There has been a revolution in medicine over the past century. Enormous successes can be heralded, from advances in public health to the recent developments in molecular biology, neuroscience, biomedical engineering, and pharmacology. Of course, not all the changes have been good. Indeed, there are many indications that medicine in the 21st century is in crisis. Millions of Americans are without medical coverage and the costs associated with health care continue to spiral upward, making it harder and harder for people to get the help they need. Iatrogenic (medically induced) illness is another significant challenge with the large number of new treatments, resistant strains of microbes, and work overload of many health professionals. Economic pressures reduce the amount of time clinicians can spend with patients, which also contributes to burnout among many on the front lines.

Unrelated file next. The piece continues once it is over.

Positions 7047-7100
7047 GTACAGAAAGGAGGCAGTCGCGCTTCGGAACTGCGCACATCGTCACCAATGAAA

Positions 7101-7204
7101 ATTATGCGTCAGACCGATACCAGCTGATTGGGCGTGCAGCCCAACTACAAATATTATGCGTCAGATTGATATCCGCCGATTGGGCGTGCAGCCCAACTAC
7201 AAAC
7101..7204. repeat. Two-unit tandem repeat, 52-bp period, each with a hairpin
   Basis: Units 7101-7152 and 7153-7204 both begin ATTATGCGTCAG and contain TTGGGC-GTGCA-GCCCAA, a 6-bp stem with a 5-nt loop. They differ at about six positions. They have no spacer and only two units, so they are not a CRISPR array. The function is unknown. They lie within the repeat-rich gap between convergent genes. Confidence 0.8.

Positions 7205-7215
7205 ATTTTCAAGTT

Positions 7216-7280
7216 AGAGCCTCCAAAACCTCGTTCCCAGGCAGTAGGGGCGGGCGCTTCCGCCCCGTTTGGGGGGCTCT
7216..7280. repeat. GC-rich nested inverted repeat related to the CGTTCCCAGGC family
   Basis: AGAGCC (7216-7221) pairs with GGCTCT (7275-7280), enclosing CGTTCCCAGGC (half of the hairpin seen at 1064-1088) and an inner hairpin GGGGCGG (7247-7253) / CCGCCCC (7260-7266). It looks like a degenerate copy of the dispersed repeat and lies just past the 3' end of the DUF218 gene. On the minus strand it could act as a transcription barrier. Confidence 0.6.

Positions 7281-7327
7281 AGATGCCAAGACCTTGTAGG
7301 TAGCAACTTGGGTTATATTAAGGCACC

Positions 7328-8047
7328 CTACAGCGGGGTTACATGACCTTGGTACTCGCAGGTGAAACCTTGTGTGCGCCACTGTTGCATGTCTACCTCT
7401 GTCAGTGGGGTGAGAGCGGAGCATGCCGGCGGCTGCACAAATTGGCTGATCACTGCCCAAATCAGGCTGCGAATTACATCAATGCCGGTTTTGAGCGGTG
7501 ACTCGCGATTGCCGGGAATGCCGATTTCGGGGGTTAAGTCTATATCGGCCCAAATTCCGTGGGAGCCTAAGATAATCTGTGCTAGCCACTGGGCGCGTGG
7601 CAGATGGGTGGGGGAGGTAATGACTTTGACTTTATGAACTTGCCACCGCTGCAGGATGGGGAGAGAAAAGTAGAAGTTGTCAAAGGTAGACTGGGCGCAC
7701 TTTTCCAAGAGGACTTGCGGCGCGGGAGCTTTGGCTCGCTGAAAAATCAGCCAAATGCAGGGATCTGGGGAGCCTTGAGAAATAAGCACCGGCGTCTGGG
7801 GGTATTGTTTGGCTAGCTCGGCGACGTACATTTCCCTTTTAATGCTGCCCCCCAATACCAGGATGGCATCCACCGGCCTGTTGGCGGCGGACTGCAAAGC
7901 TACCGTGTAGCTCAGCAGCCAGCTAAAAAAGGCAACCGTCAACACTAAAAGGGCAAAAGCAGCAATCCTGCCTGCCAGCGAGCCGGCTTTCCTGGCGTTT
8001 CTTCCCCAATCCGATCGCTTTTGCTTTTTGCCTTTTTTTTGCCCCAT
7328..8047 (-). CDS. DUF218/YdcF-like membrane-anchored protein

It is clear that science and technology have resulted in vastly improved understanding, diagnosis, and treatment of disease. But the emphasis on science and technology to the exclusion of other elements of healing has also served to limit the development of a model that humanizes the health care encounter. Far too often, modern medicine ignores the importance of the personal and interpersonal dimensions of our experience. Compassion is rarely a selection criterion for medical training and bedside manner is not featured in the core curriculum of most academic health care programs. Physicians are often taught to avoid or suppress the emotions that are connected to states of disease and healing--the patient’s and the physician’s. For patients and professionals alike, the biomedical model often fails to offer a system that embraces the vast potentials of healing--ignoring or negating completely the possibility for human growth and development in the face of illness.1